Welcome! Q42023

I'll be your pilot for a scenic helicopter tour where you get to enjoy the sights, relax, and have a memorable experience.

I have over fifteen years of experience and more than 600 hours flying these helicopters, including the piston-powerd Robinson R-44s, R-22s, Cabri G2, and the jet turbine Bell 206 Jetranger (B2 and B3), Robinson R-66, and a Bell AH-1F Cobra gunship helicopter. This experience has been gained flying over 32 different aircraft and one sim over more than a dozen major cities and hundreds of smaller cities in two continents over these last few years.

Ehud's Helicopter Passenger Briefing 101 - THE BASICS

Everything before this note is revised to keep current. Otherwise, this was last revised 2022-10-07 1538z to make it current.

The Purpose of our Flight

The purpose of our flight is for you to have fun. Everything in this summary is geared toward that end. More details below, but really if you read "The Quick Summary" and "What to Bring" that's good enough. I'll cover some of the rest in the aircraft.

The important parts of this briefing will be given orally prior to flight.  You do not need to memorize or even read this.  It is for your enjoyment and information, not required reading.

The Quick Summary

What to Bring

Note: If you need sunglasses or a cap or water, just tell me the night before. Sorry, I don't have spare shoes in your size.

What not to Bring

What not to do

The rest of the stuff

You do not need to read this unless you're interested

Getting Sick

Most people find helicopter rides more comfortable than the car ride to the airport. Don't expect helicopters to be like small planes or big boat cars. You'll feel great! If not, just tell me and we'll fix it ASAP.  

Safety and Enjoyment

The Goal - Expanded

The goal is for all of us to have a good time, enjoy the flight, and see interesting things. When this is not happening you need to speak up -- I'd rather have a short happy flight than a long miserable one.

The R22 helicopter is more "cozy" than the car we took to the airport, but usually people are more comfortable and do not get sick. Even people who get carsick fly fine in a helicopter.

Helicopters are what I fly for fun but not what you do. That means if YOU are not having a good time we need to get you safely to the ground... and I will fly later :) Okay? If you are not comfortable either flying OR saying "I'm not having fun" you need to rethink if you want to try and fly. Being a passenger on a luxury airliner is one thing (you have to do it to get to far away places) but in a private helicopter you have a choice :) Exercise it :)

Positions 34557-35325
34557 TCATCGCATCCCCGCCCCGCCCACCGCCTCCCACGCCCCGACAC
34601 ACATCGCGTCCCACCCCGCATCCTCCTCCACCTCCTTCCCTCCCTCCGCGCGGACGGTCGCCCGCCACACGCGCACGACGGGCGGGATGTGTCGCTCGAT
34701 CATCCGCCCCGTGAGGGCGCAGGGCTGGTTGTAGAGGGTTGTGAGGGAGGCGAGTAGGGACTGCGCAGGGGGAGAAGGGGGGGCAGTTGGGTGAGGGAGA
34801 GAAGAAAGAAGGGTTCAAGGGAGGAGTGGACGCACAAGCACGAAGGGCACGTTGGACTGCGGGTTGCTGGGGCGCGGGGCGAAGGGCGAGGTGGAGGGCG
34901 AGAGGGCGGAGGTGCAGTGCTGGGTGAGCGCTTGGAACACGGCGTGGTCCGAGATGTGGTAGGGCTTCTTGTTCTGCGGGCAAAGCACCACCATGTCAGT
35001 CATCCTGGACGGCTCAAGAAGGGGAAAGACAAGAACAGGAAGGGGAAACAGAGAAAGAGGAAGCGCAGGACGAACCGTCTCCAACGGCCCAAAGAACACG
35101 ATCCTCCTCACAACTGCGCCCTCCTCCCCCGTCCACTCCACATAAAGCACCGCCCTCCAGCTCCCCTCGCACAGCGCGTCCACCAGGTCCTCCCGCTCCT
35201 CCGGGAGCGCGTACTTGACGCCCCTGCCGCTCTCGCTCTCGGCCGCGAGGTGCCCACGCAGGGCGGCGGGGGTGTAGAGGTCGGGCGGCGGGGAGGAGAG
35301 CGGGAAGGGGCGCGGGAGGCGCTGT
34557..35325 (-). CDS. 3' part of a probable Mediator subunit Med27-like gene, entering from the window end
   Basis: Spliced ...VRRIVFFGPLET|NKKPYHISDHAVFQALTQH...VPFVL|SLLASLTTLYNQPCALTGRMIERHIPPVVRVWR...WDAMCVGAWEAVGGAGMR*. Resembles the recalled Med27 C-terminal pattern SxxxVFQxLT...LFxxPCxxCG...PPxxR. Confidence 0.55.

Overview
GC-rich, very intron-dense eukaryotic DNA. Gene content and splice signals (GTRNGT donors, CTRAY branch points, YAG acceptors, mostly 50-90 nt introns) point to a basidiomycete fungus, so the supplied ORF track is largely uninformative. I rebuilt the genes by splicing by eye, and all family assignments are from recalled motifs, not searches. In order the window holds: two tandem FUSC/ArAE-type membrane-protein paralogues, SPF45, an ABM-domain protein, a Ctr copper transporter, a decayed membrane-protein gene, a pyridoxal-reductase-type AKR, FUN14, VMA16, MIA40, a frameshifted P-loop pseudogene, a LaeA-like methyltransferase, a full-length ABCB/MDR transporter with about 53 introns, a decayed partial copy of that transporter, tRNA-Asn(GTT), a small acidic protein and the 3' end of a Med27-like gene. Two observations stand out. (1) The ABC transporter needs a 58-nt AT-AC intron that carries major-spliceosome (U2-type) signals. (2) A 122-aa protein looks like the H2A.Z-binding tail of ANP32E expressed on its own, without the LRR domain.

If you are not having fun then it is a great idea to tell the pilot (me) and let's call an end to it. I'm not into torturing my passengers, and you're not into being tortured. If you are we can discuss that on the ground.

The R-22 vs the R-44

The R44 has 4 seats.  The R22 has two seats.  If there are only two of us and there is an R22 available, we'll fly in that.  It only costs $250/hr so it's easier on the budget than the R44 ($500/hr). Note: these are not retail prices but are discounted for friends/family first time out.

As of Q3 2018 in Tucson and Las Vegas I have access to both R22s and R44s.   Depending on various factors we'll use the most suitable aircraft.

I'll be in the right-hand (pilot) seat and you'll be in the left-hand seat (or in the back in the R44). When you want to see something I'll orbit it so you can see it best. 

What to wear

What to bring

What to expect

The Intercom

You'll have a headset (that's two ear-pieces and a microphone). What we say (and air-to-ground) will be heard in the ears. What you say (in the microphone) will be heard by me but not Air Traffic Control. Adjust for comfort and relax :) I will plug it in for you, so really all you have to do is put it on your head and place the microphone close to your mouth, almost touching...

With one exception do not ever interrupt other people talking, even if it's Air-traffic-control. Just pretend someone hit the "PAUSE" button on our conversation. Resume after the interruption.

What this means is if ANYONE ELSE is talking then STOP IMMEDIATELY and wait... and when there's no talking... wait another second or two to make sure I don't want to respond to something someone said... and then resume :)

If I hold up a finger it likely means "STOP TALKING NOW, PLEASE."